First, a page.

An ad hoc committee of the Bulgarian Parliament set up to investigate the actions of the Gerdzhikov caretaker cabinet in the process towards the acquisition of a new fighter jet was to hold its first meeting on July 5.
The first order of business for the multi-party committee, formed at the initiative of Prime Minister Boiko Borissov’s GERB party, was to decide its rules of procedure and to decide which documents to request from the Ministry of Defence.
In the Bulgarian media, the ad hoc body is being referred to as the “Gripen committee” for the multi-role fighter jet ranked top in a report by an interdepartmental expert committee examined by the caretaker government.
For President Roumen Radev and his supporters, the establishment of the committee is a partisan political manoeuvre directed against him, a “tribunal”, in the term of the head of state who previously was commander of the Bulgarian Air Force.
In a war of words, GERB parliamentary leader Tsvetan Tsvetanov has cited media reports to accuse Radev, who constitutionally has no role in government, of interfering in the decision-making process by the Ognyan Gerdzhikov administration that Radev appointed and that was in office from January to May 2017.
In one of its last actions, the Gerdzhikov cabinet examined the expert report on the three bids to supply the fighter to the Bulgarian Air Force. Gripen came out on top, Italy’s offer of Eurofighters ranked second and the Portuguese offer to supply second-hand F-16s was disqualified, apparently for not matching the financial parameters envisaged in the Bulgarian plan to modernise its military.
Amid the tensions between GERB and Radev, he and Borissov held talks at the start of the week at Borissov’s initiative. A statement by the Presidency afterwards emphasised their agreement on matters including military modernisation. However, in the National Assembly, the parliamentary group of Borissov’s party appears determined to continue what it started.
The ad hoc committee has an envisaged lifespan of two months.
According to committee chairperson, GERB MP Emil Hristov, Gerdzhikov will be summoned to the committee.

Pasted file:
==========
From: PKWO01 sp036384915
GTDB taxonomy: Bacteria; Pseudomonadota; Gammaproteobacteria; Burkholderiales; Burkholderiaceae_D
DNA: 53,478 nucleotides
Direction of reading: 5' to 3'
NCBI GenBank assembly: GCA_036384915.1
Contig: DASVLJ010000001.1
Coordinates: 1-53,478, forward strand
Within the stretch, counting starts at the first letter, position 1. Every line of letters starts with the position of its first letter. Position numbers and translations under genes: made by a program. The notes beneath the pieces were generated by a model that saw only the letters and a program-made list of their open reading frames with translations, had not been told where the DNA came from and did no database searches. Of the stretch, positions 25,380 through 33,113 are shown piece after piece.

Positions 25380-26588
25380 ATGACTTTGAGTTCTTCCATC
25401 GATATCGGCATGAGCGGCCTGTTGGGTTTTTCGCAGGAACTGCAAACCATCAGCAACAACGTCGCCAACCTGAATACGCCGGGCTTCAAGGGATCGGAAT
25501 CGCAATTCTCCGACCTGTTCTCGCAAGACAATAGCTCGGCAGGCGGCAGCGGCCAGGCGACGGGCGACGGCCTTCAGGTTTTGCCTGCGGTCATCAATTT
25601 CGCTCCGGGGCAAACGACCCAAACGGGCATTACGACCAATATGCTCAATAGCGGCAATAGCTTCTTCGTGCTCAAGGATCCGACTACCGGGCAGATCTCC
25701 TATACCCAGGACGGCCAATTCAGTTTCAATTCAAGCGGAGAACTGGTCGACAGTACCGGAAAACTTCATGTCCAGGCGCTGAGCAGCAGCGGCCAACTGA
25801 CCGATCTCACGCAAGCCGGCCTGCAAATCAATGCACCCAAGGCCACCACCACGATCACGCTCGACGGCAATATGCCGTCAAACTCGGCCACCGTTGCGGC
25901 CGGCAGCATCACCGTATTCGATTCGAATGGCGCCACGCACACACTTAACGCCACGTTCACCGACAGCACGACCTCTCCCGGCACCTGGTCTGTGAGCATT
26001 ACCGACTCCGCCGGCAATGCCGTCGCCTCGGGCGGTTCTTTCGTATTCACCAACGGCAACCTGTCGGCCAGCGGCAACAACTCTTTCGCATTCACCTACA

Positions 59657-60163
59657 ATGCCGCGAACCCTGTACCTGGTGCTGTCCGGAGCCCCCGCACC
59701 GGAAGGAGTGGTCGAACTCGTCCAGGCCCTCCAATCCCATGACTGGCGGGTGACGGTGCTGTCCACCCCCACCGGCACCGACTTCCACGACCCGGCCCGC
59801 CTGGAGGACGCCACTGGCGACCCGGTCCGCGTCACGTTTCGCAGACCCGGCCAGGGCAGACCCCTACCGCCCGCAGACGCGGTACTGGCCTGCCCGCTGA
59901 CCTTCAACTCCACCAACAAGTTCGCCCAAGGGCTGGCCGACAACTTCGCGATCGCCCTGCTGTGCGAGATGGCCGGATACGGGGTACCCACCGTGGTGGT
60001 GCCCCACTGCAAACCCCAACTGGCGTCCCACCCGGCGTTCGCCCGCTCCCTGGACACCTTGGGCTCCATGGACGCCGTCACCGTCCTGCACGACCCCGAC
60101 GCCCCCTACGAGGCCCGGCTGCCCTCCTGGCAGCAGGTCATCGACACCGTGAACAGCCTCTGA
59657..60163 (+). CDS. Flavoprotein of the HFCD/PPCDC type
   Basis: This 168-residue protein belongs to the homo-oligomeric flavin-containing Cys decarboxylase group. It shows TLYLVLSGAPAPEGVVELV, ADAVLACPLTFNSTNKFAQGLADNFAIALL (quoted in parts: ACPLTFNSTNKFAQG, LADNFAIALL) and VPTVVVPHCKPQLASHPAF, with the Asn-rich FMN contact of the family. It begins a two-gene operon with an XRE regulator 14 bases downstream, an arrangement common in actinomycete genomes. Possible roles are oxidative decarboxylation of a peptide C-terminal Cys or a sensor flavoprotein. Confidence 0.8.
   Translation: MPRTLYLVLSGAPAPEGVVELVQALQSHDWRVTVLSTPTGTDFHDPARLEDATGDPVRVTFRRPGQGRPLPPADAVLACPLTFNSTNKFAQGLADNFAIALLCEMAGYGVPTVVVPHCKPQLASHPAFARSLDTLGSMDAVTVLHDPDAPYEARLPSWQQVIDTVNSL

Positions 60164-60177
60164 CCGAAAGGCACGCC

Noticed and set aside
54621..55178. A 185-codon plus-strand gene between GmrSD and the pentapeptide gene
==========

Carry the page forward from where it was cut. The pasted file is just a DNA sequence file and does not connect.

Radev will not be summoned (in any case, constitutionally the National Assembly has no power to summon the head of state) but members of his staff will be, apparently to answer questions in relation to any engagement between the President’s office and the expert committee on the fighter jet acquisition process.
While Borissov had said earlier, in a meeting with his Swedish counterpart, that talks on the possible acquisition of the Gripen would start within weeks, it remains to be seen whether the process of the parliamentary committee will be left to run its course before talks begin. At the time, Borissov also said that talks about the Gripen could be followed by talks about acquiring Eurofighters.
On July 4, following a panel discussion on the jet fighter acquisition process, public broadcaster Bulgarian National Television released the results of a public opinion poll that it had commissioned from Alpha Research, showing that 70 per cent of Bulgarians polled believed that technical parameters should be the primary consideration in choosing the new fighter.
Twenty-five per cent believed that the main criterion should be the financial and economic conditions.
Saab has emphasised that in a possible deal with Bulgaria, it would be flexible about the financial payment terms while guaranteeing timeous delivery, of the first newly-made fighters within 18 months of the signing of the contract.
Of the three bids, the Gripen is the only one that would see newly-made aircraft delivered to Bulgaria.
Gripen clients now include the Czech Republic, Hungary, South Africa and Brazil. India is reported to be looking again at a comparison between new Gripens and the second-hand F-16s.
A 2011 process in India concluded with a choice neither of Gripens nor of F-16s.
According to a report in India’s Financial Express, quoting a former fighter pilot who was one of the test pilot involved in trials, “one of the reasons for the failure of F-16 at the time was that there was no room for any improvements or growth in the aircraft, explained a former fighter pilot who was one of the test pilots involved in trials. Today, the F-16 being offered to India for the IAF has absolutely no growth potential”.
“Therefore, we should not buy these obsolete machines for the IAF. If procured, the aircraft will be in service for the next 40 years, which would be old for the air force,” the test pilot said. “The F-16 is a 40-year-old air frame; all the upgrades that are possible are already done. There is no room for any more growth. A 40-year-old design does have its limitations that cannot be overlooked.”
Separately, a report in Popular Mechanics said that the US Air Force was turning obsolete F-16 Fighting Falcons into remote-controlled drones to be used for target practice, a longstanding tradition as older planes age out.
The dronified F-16s will be used to test new weapons, including the F-35 Joint Strike Fighter, the report said.